You’ll find three new alien races in the Heleus cluster: the angara, the kett, and the remnant.  The angara are a blue, vaguely Avatar-looking race with large upper bodies and blue/purple skin.  They are invaluable to your efforts in the cluster and include my favorite NPC in all of Andromeda which I’ll get to in a bit.  The kett take the place of the geth and reapers as Andromeda’s villains.  They have a pretty grotesque look that reminds me of the Locust/Swarm from the Gears of War franchise.  The kett, led by the Archon, are all about the religious angle with unit names like Chosen, Destined, and Anointed and a goal of “exalting” enemy races.  The remnant are a mysterious machine race that isn’t explained in much detail aside from their technology existing on every planet Ryder and company land on.  Unit diversity is easily the biggest letdown when fighting kett and remnant.  The half-dozen different enemy types are all seen fairly early on and subsequent fights boil down to waves of the same enemies instead of new spins or higher level ones.

Combat may be fun and fast, but many Mass Effect fans come for the quests and the dialogue.  The overarching mission in Andromeda is to find and/or create habitable worlds.  There are five planets to land on and explore, each packed to the brim with main missions, side missions, fetch quests, and general pathfinding.  Frankly, it can be a bit overwhelming.  Even the opening tutorial mission on Habitat Seven has branching paths and optional side missions.  Andromeda throws a lot at you with little direction to start, but everything picks up after the first mission on Eos concludes.  I won’t spoil what happens but if you feellike you aren’t quite hooked up until that point like I was, wait until then.

Each of the five planets, from the bitter cold Voeld to the deathly hot Elaaden to the crime-infested Kadara, has its own 0-100% viability score.  Each planet has dozens of quests but, thankfully, not every one has to be completed to reach 100% viability.  Raising your total viability score gives you access to passive bonuses like better vendor prices and periodic crafting material items.  Overall, Andromeda packs in hundreds of quests ranging from literally going on a beer run to fighting a ship-sized Architect in the freezing cold.  That was my favorite mission by far.  I was starting to feel a bit burned out after a while and decided to focus on main missions and loyalty missions for my squad mates over the mindless viability increasing tasks.  I recommend doing the same if you are feeling overwhelmed by the sheer size of Andromeda.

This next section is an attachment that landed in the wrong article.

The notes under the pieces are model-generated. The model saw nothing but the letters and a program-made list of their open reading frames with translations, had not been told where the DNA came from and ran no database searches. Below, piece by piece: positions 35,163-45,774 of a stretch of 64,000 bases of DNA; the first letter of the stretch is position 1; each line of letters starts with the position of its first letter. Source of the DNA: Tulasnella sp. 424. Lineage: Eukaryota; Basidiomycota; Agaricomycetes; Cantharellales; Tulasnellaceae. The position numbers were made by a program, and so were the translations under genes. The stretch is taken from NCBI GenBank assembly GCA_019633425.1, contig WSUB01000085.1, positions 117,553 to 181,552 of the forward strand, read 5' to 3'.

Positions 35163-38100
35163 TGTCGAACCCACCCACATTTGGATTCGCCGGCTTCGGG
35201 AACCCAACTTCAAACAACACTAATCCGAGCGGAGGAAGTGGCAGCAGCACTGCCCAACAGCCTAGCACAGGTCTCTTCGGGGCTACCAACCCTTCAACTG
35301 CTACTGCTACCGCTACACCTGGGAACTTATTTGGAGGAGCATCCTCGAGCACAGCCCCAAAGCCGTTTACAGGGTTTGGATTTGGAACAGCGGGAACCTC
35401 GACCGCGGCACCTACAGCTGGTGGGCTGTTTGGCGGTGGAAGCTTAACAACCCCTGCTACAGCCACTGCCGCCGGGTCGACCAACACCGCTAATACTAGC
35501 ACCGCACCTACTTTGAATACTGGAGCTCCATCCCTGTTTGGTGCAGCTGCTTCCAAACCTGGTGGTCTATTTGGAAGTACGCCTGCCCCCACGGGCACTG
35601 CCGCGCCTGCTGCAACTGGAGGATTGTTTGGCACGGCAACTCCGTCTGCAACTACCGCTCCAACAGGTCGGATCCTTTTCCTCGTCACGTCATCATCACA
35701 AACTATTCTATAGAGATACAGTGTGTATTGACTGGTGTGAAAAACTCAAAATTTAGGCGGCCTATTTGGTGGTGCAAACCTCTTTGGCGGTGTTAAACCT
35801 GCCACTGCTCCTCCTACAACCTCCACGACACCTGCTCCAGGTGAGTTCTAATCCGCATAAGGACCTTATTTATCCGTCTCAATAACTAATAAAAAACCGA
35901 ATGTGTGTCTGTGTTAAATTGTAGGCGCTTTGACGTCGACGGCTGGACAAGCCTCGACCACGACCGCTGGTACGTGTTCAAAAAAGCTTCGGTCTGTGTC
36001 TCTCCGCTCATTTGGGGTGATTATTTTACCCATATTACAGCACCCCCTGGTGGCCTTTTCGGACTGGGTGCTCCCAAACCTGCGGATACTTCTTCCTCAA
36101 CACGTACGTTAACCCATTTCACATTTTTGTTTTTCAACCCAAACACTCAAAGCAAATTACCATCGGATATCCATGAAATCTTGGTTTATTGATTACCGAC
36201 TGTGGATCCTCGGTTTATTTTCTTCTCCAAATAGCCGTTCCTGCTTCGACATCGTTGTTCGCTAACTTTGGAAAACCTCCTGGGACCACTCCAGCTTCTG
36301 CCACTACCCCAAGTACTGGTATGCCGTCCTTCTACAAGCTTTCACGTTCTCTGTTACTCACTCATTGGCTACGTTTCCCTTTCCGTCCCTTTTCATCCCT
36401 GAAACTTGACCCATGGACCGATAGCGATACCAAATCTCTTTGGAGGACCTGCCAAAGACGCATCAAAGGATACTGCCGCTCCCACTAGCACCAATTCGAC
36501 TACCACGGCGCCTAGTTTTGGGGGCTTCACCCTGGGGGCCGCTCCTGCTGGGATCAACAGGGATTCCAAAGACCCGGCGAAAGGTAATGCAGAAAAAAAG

Speaking of overwhelming…

Horizon Zero Dawn has, in my mind, perfected the conversation model seen in games today.  Every NPC in Horizon had spectacularly detailed and intricate muscle movements that seemed unreal at times.  Andromeda doesn’t quite reach that level but character models aren’t as bad as the internet makes it out to be.  A recent patch has updated the sunken eyes and some of the exaggerated mouth movements that the game released with and sure, I hoped a game under the Mass Effect banner from a big name developer like Bioware would push the envelope a bit.  It isn’t a perfect system but I don’t think conversations in Andromeda are any worse than they were in Mass Effect 3.  I was hoping for some advancements in the time since then but for a Mass Effect game, I’m fine with it.